Days before November 8, I completed the most epic journey of my life.
A plane ride into the Brazilian jungle, a smaller plane ride deeper in, 4 days of traveling on a boat (read: canoe plus engine) upstream in the Amazonian rain forest to live withthe indigenous Huni Kuin.
Words fail to describe the experience. But suffice to say I understand the words deathand rebirth better than ever. I used to drink the word freedom from a glass but now, a spiritual curtain lifted, I stand under a waterfall.
Upon leaving, our heads bowed, one of the shamans explained to us who the Hunnikuin are. "Our nation," he said, "does not have borders. Our nation is anyone who is committed to peace, to love, to harmony. Our nation is everyone who is a warrior of consciousness."
But this is not how everyone thinks of the word nation. To some, the word nation means borders, it means hate. To some, when they say freedom they actually mean fear. To some, a nation is built upon separation not elevation.
And for those of us who are awake and know that we are children of light, our hearts can become weary fighting for our siblings to crawl out of the dark. But that's exactly what we need to do.
The human body itself is a community. When disease enters, every cell becomes activated. Messages fire between the immune, nervous and lymphatic systems. Oxygen travel to the parts most in need. White blood cells fight to undo the poison. Each cell is an individual with the purpose of making the whole better.
We are each a cell. Our body is humanity, and we have a disease. But we are white blood cells, and we must fight.
I received a message today out of the blue, a friend who had been silently following . She said that now, more than ever, this work is so important. She shared her own story of being silently queer because of the real fear that exists in this country. She wanted to say thank you, that she's grateful, because projects like this remind her to use her voice.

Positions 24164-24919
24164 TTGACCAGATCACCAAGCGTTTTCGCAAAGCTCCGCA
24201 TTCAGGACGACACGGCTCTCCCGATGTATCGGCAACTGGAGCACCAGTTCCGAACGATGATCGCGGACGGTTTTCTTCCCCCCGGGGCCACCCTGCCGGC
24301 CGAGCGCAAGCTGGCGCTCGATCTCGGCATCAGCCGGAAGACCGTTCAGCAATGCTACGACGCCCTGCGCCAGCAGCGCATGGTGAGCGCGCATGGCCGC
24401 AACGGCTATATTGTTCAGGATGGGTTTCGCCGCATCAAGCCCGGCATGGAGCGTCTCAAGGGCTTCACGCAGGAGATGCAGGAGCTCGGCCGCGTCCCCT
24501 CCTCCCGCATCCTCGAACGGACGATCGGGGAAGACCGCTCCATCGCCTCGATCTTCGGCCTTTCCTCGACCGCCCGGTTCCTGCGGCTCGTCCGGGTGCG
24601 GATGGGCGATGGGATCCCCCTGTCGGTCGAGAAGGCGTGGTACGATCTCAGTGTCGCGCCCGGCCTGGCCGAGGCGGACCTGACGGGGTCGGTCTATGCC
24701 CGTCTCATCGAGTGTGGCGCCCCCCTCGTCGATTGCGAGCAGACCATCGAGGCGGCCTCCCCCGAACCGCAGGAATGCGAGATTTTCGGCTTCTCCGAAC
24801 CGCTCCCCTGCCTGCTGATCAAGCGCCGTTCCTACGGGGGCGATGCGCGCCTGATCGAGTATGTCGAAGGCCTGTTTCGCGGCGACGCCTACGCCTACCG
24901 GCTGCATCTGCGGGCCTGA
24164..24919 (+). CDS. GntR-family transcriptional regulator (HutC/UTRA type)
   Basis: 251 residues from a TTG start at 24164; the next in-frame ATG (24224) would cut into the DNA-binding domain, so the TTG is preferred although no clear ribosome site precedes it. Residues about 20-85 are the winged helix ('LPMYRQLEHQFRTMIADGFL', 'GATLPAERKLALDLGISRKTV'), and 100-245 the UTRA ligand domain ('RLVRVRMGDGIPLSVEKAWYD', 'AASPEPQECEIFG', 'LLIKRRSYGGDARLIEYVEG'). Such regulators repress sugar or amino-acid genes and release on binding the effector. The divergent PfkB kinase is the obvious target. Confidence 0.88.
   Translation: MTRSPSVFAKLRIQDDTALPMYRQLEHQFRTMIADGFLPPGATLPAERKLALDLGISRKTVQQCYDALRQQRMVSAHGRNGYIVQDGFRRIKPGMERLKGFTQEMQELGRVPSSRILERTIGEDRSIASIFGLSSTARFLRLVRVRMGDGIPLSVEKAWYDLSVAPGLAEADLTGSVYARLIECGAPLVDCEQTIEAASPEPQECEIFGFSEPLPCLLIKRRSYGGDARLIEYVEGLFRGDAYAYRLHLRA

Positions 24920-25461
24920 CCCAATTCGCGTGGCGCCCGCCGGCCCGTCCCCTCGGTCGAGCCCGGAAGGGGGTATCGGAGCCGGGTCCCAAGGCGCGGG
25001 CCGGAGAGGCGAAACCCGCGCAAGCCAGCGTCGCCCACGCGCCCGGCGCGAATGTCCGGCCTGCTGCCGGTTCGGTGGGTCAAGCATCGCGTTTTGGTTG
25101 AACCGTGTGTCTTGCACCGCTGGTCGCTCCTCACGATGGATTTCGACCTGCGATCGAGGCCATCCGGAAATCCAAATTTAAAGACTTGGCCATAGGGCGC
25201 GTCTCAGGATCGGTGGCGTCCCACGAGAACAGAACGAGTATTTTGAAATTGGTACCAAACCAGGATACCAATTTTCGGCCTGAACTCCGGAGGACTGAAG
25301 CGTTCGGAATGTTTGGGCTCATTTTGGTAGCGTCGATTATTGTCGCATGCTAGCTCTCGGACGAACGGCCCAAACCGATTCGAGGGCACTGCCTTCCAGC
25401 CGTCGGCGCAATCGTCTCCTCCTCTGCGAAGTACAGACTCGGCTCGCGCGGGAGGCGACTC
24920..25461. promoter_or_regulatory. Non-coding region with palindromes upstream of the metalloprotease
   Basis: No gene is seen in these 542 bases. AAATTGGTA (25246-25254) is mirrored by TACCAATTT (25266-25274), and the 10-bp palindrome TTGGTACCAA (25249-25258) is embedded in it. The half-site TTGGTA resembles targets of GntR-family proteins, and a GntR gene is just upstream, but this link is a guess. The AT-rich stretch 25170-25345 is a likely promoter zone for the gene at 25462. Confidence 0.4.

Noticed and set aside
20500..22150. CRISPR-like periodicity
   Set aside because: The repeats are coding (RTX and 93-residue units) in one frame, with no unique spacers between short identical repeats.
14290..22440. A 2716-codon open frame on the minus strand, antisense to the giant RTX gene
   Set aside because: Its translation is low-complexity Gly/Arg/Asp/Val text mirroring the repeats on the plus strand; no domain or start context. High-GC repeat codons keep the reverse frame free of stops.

Art has always been a vehicle for revolution. And now we need to spread it like wildfire.
On January 21, the day after the inauguration, we are premiering Names of Women and taking it on tour fully equipped with activism tool kits, community organizing resources and mechanisms for healing.
We are taking this to schools. We are speaking with students, building grassroots communities, creating a web of change agents. Because if art has been a vehicle for revolution, schools have been the site for ideas to take hold and movements to spread.
This film is already being used in a "Women, Health and Medicine" class and, in thespring, appearing in a double ticket film screening about reproductive justice. And this is just the beginning.
We need your help.
**If you have connections to any high school, college or community that could benefit from screening Names of Women, send me an email at firstname.lastname@example.org
Let's ignite this movement together.
In the meantime, take care of yourselves and one another. And remember, a fever isthe body getting better.